With the earthquake having passed, it’s here that the film ought to stir up some novel perils to test and develop its characters, and the aftermath of an earthquake should provide plenty of dangers — gas leaks, explosions, fires, riots, slightly worse traffic, etc. Instead, the film simply doubles down on its initial gambit, as Giamatti’s scientist discovers that the biggest, most devastating quake in American history is merely a precursor for a bigger, more most-devastating quake that could turn California into Arizona Bay at any moment. Thanks to this lack of tension — when two major world cities lie in ruins, it’s hard to get too worked up over the danger of the rubble re-collapsing — the film drifts off in its last hour.

Meanwhile, Blake and Ben develop a nervous sort of romance as they trudge through the streets, with Blake losing a new article of clothing at every aftershock. Bay Area natives will surely chuckle at some of the geographic oddities here, as the trio consult a map to find their way from Chinatown to Coit Tower, a landmark that ought to be easily visible simply by looking up. Daddario maintains a bright screen presence, and she manages to keep her half of the narrative afloat well enough, yet Johnson is the main attraction. Best utilized when he’s allowed to arch his famous right eyebrow at the tumult unfolding around him, Johnson affects a more solemn, Stallonian presence here, and he’s as solid an action hero as ever. They travel to San Francisco to find Blake, and while it’s a pretty big city, never sell short the power of absurd coincidence when it comes to Dwayne Johnson being a hero.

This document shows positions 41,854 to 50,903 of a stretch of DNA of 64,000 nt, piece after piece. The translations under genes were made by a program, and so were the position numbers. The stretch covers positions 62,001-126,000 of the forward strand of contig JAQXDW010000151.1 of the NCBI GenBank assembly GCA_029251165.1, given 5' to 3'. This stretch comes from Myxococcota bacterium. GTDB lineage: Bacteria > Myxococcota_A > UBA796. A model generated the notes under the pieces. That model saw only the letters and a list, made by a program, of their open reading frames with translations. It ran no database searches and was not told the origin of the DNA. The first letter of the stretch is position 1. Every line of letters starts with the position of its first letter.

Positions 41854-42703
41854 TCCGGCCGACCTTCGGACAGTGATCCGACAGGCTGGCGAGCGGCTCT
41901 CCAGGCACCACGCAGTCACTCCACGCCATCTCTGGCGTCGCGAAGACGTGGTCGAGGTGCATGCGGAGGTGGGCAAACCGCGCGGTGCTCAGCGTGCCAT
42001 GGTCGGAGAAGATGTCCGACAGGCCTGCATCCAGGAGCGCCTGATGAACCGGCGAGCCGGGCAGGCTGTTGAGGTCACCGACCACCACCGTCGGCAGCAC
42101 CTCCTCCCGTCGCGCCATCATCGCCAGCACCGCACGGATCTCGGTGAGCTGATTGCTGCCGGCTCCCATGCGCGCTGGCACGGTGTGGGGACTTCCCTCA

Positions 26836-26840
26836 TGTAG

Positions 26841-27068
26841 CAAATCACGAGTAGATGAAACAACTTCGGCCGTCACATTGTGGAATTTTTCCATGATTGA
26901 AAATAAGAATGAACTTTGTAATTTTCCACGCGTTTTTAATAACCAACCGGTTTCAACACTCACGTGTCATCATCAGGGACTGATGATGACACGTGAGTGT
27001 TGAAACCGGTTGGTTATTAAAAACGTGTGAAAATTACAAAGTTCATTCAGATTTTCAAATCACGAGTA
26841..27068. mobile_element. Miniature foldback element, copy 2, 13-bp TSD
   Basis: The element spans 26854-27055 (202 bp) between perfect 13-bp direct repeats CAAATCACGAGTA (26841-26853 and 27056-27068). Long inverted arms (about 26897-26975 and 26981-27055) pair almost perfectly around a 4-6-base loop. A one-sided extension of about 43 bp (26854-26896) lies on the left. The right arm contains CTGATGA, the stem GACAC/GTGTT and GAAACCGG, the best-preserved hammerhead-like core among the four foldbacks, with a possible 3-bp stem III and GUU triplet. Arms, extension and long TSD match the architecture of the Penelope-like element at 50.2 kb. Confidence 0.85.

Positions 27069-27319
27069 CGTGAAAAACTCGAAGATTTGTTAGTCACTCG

Still, one can almost sense the actor breathing a sigh of relief when, after parachuting into the infield of AT&T Park with Emma, he gets to quip, “It’s been a while since I got you to second base.” The line is dumb, forehead-slapping, and totally out of sync with the rest of “San Andreas.” It’s also the best thing in it.

Here you can write a commentary on the recording "San Andreas: Rushing to Salvage a World in Ruins".

* Required fields
All the reviews are moderated.
Twitter-news
Our partners
Follow us
Contact us
Our contacts

About this site